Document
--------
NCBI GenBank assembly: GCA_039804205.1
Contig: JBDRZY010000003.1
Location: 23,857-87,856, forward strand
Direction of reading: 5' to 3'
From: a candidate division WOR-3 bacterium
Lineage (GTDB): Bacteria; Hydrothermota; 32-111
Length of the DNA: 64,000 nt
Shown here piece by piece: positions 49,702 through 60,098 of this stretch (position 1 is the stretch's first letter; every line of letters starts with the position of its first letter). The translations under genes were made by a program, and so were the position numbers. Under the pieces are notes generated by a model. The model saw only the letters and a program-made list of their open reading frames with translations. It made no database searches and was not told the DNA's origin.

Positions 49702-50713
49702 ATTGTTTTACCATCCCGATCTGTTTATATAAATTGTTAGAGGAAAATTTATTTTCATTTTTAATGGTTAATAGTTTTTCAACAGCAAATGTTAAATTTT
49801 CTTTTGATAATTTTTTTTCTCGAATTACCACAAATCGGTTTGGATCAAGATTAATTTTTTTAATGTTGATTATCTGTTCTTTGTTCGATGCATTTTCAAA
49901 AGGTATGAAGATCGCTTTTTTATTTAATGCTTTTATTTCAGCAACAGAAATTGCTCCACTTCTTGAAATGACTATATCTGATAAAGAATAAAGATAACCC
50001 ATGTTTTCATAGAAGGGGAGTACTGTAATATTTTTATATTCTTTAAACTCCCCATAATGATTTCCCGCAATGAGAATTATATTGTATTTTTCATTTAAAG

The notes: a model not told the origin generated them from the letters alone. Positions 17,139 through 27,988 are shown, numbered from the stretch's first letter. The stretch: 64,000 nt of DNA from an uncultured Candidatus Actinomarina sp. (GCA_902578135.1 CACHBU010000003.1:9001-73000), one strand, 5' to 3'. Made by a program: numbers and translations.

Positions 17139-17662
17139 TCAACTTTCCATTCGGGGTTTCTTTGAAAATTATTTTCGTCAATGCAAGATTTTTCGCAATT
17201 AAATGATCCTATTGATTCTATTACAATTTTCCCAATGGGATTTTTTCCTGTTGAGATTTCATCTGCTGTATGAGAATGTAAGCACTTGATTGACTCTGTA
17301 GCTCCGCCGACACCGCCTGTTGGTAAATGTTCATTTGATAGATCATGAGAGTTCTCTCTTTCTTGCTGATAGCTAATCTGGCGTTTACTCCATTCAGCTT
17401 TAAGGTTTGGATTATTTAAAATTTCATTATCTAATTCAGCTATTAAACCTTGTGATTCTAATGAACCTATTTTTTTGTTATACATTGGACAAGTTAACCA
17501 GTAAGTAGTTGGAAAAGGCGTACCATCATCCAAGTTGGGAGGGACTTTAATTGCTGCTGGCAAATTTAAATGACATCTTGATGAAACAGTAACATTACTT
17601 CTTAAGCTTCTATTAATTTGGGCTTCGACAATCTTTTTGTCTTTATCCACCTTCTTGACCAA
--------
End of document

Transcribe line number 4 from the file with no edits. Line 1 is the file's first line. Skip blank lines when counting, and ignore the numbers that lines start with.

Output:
Direction of reading: 5' to 3'